Twin Beds


1h 25m 1942

Film Details

Release Date
Apr 24, 1942
Premiere Information
not available
Production Company
Edward Small Productions, Inc.
Distribution Company
United Artists Corp.
Country
United States
Screenplay Information
Based on the play Twin Beds by Margaret Mayo and Salisbury Field (New York, 14 Aug 1914).

Technical Specs

Duration
1h 25m
Sound
Mono
Color
Black and White
Theatrical Aspect Ratio
1.37 : 1
Film Length
7,554ft (5 reels)

Synopsis

As they walk down the aisle during their wedding ceremony, Julie and Mike Abbott argue about Julie's involvement with the USO, which will prevent them from taking a honeymoon. Mike soon becomes dissatisfied with his marriage because Julie is too busy with work to spend any time with him, and the tabloids publish lurid reports about the various men who are pursuing her. One night, Julie throws an engagement party for Larky, her former suitor, who is engaged to her friend, Lydia, even though she promised Mike a quiet dinner together at home. Mike is repelled by the snobby crowd in his apartment and becomes jealous when their neighbor, Russian opera singer Nicolai Cherupin, pursues Julie. Cherupin's wife Sonya apprises Mike of the key warning signs indicating that her errant husband is falling for another woman. When Nicolai brings him a gourmet meal, which is the third sign, Mike throws him out of the apartment. Later that night, Julie snubs Mike because she thinks he distrusts her, and he declares that they may as well have twin beds. Mike and Julie make up until Nicolai is heard singing I pagliacci , the fourth sign, which means he is about to make a conquest. Mike insists that they move to another apartment building, but unknown to them, Lydia, who caught Julie and Larky in an innocent embrace during the party, has insisted that they move, and Sonya, who is jealous of Nicolai's flirtation with Julie, has also decided to move. All three couples end up in the same building, and Mike is dismayed to find that his casual remark during his fight with Julie has resulted in separate beds. Nicolai believes that Julie has purposely followed him to the new building, and starts to sing to her in his apartment. When Mike hears him singing, he leaves Julie. Nicolai then tries to woo Julie, who angrily insists that he never call her again. Nicolai gets drunk and when he returns to the building, the security guard mistakenly lets him into the Abbotts' apartment. Nicolai collapses in Mike's bed, and Julie is horrified to find him there in the morning. Mike, meanwhile, has boarded a train for Canada, but decides to return to Julie after receiving sage marital advice from an avowed bachelor. When Mike returns, Julie is trying to get rid of Nicolai, who is suffering from a severe hangover, and she forces Nicolai to hide in a trunk. As the maid, Norah, has mistaken Nicolai's suit for Mike's and taken it to be cleaned, Nicolai borrows one of Mike's suits. Every time he tries to dress, however, someone comes in the room, forcing him to hide, and the maid eventually removes the clothes. Nicolai then tries to flee by the fire escape, but Lydia thinks he is a burglar so he runs back into Julie's bedroom. Larky then chases him, but Nicolai turns the tables, steals his clothes and locks him in a closet. Nicolai still has not dressed when Sonya arrives at the apartment with a detective who has been tracking Nicolai. As the detective insists that Nicolai is in the apartment, Lydia appears demanding the return of her husband. Julie is shocked when Larky is released from the closet, but once he explains how he got there, Nicolai is found in the trunk. Once again the angry spouses vow to move. Later that night, Mike and Julie make up and decide to move back to their old apartment.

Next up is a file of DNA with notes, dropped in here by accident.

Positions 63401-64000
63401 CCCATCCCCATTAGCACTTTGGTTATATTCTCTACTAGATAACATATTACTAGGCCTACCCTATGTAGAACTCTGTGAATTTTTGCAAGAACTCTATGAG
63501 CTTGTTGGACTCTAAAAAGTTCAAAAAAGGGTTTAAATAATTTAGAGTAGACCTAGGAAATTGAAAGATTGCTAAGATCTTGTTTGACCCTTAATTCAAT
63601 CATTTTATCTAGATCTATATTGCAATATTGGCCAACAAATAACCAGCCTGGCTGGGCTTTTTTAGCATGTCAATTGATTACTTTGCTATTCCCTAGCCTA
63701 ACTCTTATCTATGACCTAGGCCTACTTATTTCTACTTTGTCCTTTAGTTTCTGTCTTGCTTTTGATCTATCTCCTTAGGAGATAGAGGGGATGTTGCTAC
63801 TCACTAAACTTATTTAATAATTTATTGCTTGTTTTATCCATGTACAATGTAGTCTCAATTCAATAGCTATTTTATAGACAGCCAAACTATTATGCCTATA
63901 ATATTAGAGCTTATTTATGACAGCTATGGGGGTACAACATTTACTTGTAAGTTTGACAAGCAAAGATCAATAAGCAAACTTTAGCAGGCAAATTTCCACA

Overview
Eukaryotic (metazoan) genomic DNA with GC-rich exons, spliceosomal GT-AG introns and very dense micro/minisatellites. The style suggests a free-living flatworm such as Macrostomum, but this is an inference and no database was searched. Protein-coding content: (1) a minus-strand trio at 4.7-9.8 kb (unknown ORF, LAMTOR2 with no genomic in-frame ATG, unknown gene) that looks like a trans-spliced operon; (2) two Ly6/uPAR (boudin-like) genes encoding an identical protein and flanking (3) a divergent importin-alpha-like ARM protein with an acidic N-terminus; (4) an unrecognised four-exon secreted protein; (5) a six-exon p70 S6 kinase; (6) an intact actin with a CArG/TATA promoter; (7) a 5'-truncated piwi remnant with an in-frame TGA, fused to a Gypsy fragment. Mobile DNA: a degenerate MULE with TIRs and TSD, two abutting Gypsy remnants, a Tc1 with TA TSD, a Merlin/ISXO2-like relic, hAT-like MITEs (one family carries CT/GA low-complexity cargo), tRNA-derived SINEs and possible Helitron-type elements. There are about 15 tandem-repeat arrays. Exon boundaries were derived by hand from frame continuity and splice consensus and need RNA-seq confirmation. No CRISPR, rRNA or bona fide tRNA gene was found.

Film Details

Release Date
Apr 24, 1942
Premiere Information
not available
Production Company
Edward Small Productions, Inc.
Distribution Company
United Artists Corp.
Country
United States
Screenplay Information
Based on the play Twin Beds by Margaret Mayo and Salisbury Field (New York, 14 Aug 1914).

Technical Specs

Duration
1h 25m
Sound
Mono
Color
Black and White
Theatrical Aspect Ratio
1.37 : 1
Film Length
7,554ft (5 reels)

Quotes

Trivia

Notes

News items reveal the following information about the production: Director Ralph Murphy was to have been borrowed from Paramount for this film; Binnie Barnes and Dick Powell were to star; and Walter DeLeon and Stephen Morehouse Avery were to work on the script. DeLeon and Avery's contribution to the final film has not been determined. First National released two earlier American versions of Margaret Mayo and Salisbury Field's play, both titled Twin Beds: the 1920 release was directed by Lloyd Ingraham and starred Carter and Flora De Haven (see AFI Catalog of Feature Films, 1911-20; F1.4596); the 1929 release was directed by Alfred Santell and starred Jack Mulhall and Patsy Ruth Miller (see AFI Catalog of Feature Films, 1921-30; F2.5897). In 1934, Warner/First National released a British version of the play titled Life of the Party, directed by Ralph Dawson and starring Jerry Verno.